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Advances in Fuzzy Systems

Volume 2013 (2013), Article ID 874393, 9 pages

http://dx.doi.org/10.1155/2013/874393

## Fault Diagnosis in Dynamic Systems Using Fuzzy Interacting Observers

Concern Central Scientific and Research Institute ELEKTROPRIBOR, JSC, State Research Center of the Russian Federation, 30 Malaya Posadskaya Street, Saint Petersburg 197046, Russia

Received 12 September 2012; Accepted 1 January 2013

Academic Editor: Sendren Sheng-Dong Xu

Copyright © 2013 N. V. Kolesov. This is an open access article distributed under the Creative Commons Attribution License, which permits unrestricted use, distribution, and reproduction in any medium, provided the original work is properly cited.

#### Abstract

A method of fault diagnosis in dynamic systems based on a fuzzy approach is proposed. The new method possesses two basic specific features which distinguish it from the other known fuzzy methods based on the application of fuzzy logic and a bank of state observers. First, this method uses a bank of interacting observers instead of traditional independent observers. The second specific feature of the proposed method is the assumption that there is no strict boundary between the serviceable and disabled technical states of the system, which makes it possible to specify a decision making rule for fault diagnosis.

#### 1. Introduction

A dynamic system model is widely used to describe technical systems in solving various problems of analysis and synthesis, including diagnosis, as applied to these systems. Although the literature on problems of diagnosis is abundant, the interest to them still persists and the investigations are continuing. The problems of how to increase accuracy, or diagnostic depth, and how to take into account different uncertainties that are inherent in the solution of diagnosis problems are conventionally central to the studies of fault diagnosis. It is to these problems that this paper is devoted, wherein the technical states of the system are assumed uncertain.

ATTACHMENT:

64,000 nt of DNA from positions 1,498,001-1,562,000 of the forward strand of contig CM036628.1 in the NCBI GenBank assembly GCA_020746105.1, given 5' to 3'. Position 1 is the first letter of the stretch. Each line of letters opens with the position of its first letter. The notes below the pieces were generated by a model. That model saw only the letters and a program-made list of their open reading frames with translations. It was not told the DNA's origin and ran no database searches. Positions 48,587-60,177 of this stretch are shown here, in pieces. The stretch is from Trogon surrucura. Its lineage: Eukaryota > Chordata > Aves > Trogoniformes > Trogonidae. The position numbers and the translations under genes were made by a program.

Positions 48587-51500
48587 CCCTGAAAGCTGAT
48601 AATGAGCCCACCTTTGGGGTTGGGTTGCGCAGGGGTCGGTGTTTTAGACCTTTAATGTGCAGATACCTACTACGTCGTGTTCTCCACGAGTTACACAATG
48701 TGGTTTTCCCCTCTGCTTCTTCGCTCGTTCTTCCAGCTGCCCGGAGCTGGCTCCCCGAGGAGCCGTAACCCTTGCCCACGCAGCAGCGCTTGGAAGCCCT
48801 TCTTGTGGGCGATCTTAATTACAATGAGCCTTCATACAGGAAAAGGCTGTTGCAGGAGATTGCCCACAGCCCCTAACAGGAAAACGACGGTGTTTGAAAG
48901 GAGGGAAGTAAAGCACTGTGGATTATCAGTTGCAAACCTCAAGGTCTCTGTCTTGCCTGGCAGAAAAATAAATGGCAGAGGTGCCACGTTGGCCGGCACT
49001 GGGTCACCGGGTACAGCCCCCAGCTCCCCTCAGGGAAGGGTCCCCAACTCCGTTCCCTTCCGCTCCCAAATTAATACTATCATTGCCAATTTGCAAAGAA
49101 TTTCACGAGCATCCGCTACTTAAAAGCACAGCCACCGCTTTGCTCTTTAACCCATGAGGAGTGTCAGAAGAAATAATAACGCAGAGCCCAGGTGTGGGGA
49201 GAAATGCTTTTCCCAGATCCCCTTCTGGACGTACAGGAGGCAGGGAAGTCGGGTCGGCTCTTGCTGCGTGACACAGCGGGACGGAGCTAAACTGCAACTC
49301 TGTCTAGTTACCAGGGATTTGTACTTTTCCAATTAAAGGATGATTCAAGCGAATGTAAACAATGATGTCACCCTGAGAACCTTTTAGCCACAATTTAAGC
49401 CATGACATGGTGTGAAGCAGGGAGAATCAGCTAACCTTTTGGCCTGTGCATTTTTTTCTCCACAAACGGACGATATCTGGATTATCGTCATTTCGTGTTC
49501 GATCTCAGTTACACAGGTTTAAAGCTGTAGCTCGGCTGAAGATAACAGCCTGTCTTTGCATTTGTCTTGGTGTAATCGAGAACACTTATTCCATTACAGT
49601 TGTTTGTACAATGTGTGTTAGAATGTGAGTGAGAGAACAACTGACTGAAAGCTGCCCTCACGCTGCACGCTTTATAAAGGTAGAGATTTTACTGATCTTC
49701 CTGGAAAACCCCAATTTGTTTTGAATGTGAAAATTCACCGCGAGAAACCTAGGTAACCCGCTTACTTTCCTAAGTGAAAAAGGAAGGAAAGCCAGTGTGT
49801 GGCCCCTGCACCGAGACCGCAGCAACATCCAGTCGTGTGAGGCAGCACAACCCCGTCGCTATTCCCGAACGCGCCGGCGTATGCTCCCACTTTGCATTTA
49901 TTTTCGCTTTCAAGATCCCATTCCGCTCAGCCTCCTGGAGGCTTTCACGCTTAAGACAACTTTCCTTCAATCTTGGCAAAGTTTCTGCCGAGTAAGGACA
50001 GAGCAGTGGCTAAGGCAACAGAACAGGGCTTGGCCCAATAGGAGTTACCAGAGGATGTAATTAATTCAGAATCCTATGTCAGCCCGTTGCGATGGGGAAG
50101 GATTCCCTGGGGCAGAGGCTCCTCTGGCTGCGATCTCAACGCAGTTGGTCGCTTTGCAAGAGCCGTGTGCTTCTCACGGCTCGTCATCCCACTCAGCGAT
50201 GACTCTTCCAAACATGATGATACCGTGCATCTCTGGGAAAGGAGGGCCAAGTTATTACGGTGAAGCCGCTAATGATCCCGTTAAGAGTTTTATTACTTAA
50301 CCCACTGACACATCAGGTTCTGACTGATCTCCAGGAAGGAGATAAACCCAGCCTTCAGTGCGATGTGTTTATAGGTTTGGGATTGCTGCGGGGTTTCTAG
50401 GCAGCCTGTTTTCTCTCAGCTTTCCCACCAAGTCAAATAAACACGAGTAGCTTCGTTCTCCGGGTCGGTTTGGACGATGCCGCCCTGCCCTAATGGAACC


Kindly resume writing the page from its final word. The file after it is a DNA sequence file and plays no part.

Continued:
In the literature, the diagnosis problem is considered in different formulations, depending primarily on the models used to describe a system: deterministic [1–8], stochastic [9, 10], fuzzy [11–13], and so forth. The choice of a formulation is determined, as a rule, by the application and the problem to be solved by the dynamic system, as well as a priori information on the properties of the system and its possible faults available to developers of diagnostic tools. Thus, if a developer possesses statistical information on the system behavior and faults, it makes sense to use the stochastic approach. If such information is unavailable, the deterministic approach is preferential because in this case, information on uncertainties is minimal. The fuzzy approach complements the tools of the deterministic approach with the rules of analysis and fault decision making based on fuzzy logic. These rules formalize the empirical knowledge of the developer about the nominal and anomalous (in the case of faults) behavior of a system and uncertainties inherent in this problem by introducing fuzzy sets. Of course, there is a certain analogy between the methods that belong to different approaches. It is a consequence of mutual penetration and enrichment of the existing approaches. In this sense, the material presented later is not an exception.

Each of the afore mentioned approaches fits different lines of investigations. Among the most efficient of them is the one that relies on the models of the diagnosed system for synthesis of diagnostic tools. This line is developed in the framework of all approaches and is realized by application of either single state observers [3–5] (stochastic approach—Kalman and Wiener filters [9, 10]) or output observers [2, 3], or their sets (banks) [7–13] as parts of diagnostic tools. If we use banks, each of the observers (Figure 1) is adjusted to one of the technical states of the system (serviceable , disabled with the first fault , disabled with the second fault , etc.). In the general case, vector residuals (difference signals) between the real output of the dynamic system and the output of each of the observers are formed, which is followed by a decision making on the technical state of the diagnosed system.

In this study, we propose a method for diagnosing dynamic systems in the framework of a fuzzy approach. The new method possesses two basic specific features which distinguish it from the other known fuzzy methods based on the application of fuzzy logic and a bank of state observers*. *First, unlike the approaches in which observers are independent of each other, in this method, we consider a bank of interacting observers. The second specific feature of the proposed method is an assumption that there is no strict boundary between the serviceable and disabled technical states of the system and its elements, which makes it possible to specify a decision making rule for fault diagnosis.

#### 2. Preliminary Definitions and Remarks